I think part of the reason we don’t have a CWI is because we too infrequently look within our own predicaments to find opportunities.
    Yes, the Dash 8 is a wonderful and tough airplane. and its engines were designed and are built in Longueil, near Montreal. I think the PT6 family is the most successful turbine engine in history. And the Canadair RJ is a
    solid performer but rather lacking in space. Ironically, it was begat from the Canadair Challenger, a biz jet that was known as Fat Albert because of its girth.
    As for entertainment, I see it as a mixed bag. We’ve always had lots of
    great singers and bands. But government regulations helped get them airplay here and then their talent got them fame across the border. But really, English television entertainment in Canada is almost 99% American. That’s why a lot of young Canadians think hoodies are warm (or cool). We may have lost sight of where we actually live. That CBC TV reality program called The Dragon’s Den is a rip of that New York real estate guy with the limp hair and the vulgar taste in hotels and wives.
    In Quebec, most people watch their own television shows. And Quebec is quite a hive of innovation in many different areas, technological, and social. Is there a connection?
    I like to think so. My piece on proximity as the problem wasn’t meant to diss our accomplishments, but to challenge us to understand that where we are is different from who we think we are. Why aren’t we the world’s leading experts on winter? Why don’t we lead in the design of snow tires, for example? Why do we sell cars with windshield washer containers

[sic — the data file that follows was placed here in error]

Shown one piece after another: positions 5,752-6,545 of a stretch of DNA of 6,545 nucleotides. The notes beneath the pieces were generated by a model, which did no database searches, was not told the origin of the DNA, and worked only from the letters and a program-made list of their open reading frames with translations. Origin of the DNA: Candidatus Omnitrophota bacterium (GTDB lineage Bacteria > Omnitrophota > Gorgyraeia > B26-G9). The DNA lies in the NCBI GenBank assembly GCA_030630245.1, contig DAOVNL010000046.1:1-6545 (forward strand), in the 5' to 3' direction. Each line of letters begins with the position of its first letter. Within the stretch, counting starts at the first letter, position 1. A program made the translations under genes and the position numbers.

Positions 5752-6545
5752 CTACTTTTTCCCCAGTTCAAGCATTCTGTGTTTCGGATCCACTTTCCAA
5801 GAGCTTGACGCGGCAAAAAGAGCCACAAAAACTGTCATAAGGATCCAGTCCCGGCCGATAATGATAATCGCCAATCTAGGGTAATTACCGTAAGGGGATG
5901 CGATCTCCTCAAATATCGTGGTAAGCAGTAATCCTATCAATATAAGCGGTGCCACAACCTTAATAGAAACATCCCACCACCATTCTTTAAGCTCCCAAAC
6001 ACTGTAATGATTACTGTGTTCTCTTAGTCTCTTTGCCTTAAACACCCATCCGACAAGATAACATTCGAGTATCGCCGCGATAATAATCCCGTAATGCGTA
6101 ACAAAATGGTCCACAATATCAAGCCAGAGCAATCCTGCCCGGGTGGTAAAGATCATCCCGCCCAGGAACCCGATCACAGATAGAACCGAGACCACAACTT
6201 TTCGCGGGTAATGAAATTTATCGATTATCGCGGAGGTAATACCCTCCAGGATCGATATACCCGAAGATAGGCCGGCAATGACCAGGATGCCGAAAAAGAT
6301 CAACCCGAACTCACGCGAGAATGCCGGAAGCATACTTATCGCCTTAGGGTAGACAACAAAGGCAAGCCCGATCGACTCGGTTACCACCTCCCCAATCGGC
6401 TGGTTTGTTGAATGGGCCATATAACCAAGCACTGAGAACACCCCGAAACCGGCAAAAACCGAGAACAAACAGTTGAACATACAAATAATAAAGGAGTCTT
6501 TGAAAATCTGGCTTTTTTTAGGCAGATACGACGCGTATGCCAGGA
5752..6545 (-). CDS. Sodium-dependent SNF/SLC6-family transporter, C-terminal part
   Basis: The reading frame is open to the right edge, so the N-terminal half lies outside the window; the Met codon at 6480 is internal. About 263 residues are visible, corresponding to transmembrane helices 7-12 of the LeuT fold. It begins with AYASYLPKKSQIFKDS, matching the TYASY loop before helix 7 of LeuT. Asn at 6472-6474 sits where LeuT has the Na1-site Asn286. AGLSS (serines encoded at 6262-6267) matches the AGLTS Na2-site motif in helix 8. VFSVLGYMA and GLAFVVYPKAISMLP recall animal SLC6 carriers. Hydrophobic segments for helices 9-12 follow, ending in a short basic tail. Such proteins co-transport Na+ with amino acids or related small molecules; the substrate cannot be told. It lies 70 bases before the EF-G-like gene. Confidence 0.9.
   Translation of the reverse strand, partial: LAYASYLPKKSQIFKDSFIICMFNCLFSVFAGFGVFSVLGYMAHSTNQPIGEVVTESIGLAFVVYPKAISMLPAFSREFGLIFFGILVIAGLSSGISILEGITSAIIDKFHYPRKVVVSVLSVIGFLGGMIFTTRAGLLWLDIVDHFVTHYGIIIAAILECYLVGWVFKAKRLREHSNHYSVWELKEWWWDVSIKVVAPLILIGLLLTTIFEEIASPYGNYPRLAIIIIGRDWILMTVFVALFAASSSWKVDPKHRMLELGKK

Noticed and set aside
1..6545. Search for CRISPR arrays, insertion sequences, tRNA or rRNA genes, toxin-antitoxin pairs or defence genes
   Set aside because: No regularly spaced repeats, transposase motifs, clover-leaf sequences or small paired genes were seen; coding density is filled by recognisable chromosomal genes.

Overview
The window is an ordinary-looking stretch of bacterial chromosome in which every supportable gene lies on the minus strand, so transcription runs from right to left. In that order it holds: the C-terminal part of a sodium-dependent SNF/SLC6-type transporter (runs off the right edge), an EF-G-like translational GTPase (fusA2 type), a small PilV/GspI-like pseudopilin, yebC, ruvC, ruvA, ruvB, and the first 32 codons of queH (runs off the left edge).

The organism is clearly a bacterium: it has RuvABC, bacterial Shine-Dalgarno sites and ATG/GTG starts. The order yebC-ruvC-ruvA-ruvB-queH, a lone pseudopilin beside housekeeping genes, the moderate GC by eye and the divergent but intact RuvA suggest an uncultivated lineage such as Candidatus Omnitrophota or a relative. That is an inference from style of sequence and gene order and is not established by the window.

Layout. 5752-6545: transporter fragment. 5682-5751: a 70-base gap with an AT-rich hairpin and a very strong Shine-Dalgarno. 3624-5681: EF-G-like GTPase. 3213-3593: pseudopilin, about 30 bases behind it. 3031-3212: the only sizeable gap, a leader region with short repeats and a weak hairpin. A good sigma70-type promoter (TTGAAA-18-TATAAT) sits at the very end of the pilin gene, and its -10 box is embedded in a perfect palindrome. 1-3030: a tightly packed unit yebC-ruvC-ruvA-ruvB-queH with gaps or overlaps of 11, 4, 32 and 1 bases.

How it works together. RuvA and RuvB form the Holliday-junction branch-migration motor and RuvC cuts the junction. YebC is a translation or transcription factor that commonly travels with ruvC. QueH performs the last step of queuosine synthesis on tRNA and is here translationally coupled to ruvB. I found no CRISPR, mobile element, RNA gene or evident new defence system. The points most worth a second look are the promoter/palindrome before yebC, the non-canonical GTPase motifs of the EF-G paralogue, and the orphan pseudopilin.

designed for people in Atlanta? Why do we tolerate the hidden windshield wiper, when it just fills with snow and freezes. As I said, in many cases I think it’s because we’ve faced south so long our bums are frozen.

  4. Jennifer Nicol

    Surely these things are more to do with market size than (an admittedly poor) sense of national self. Quebec suffers the same lousy windshield wipers as the rest of us, despite their vibrant culture.

  5. graham watt

    The invention of the snowmobile had little to do with market size and more to do with being comfortable in an environment which inspired a song saying with passion; ‘Mon pays c’est ne pas un pays c’est l’hiver”. I agree with you on the market size dictating the washer tank size, but my argument on proximity is to get closer to our own predicaments and profit by offering solutions to these indigenous problems. Starting with the canoe in trade we became a leader in communications. Then with telegraph and telephone. Big long country, few people.
    Keep picking away at my arguments, I’m learning to be less rash and
    and hopefully more moderate.

  6. Jennifer Nicol

    Speaking of indigenous problems…

    For years I have wanted to invent a “snowskirt” … a stylish set of snowpants that accomodates a skirt or dress without wrinkling it, and that a downtown office gal could wear with pride and elegance as she rides the elevator up to her floor.

    For those of us who like walking to work but don’t like freezing our butts off, skirts and dresses stay parked in the closet until spring cause they just don’t work with snowpants. And snowpants look ridiculous in the elevator, as if you just tobogganed to work. Plus they make a loud swishing noise that sounds very unprofessional.

  7. graham watt

    I know how you feel. I used to run to work and ended up looking like Titus Oates leaving the Scott expedition tent to die in a drift. There’s something called a cagoule, a sort of parka that forgot to stop. I know Sierra Designs has one. They’re made out west, quite long and very stylish. I don’t think
    anyone in Canada has really thought about this problem. Those Austrian Loden coats are long too, but you risk looking like Heidi’s maiden aunt.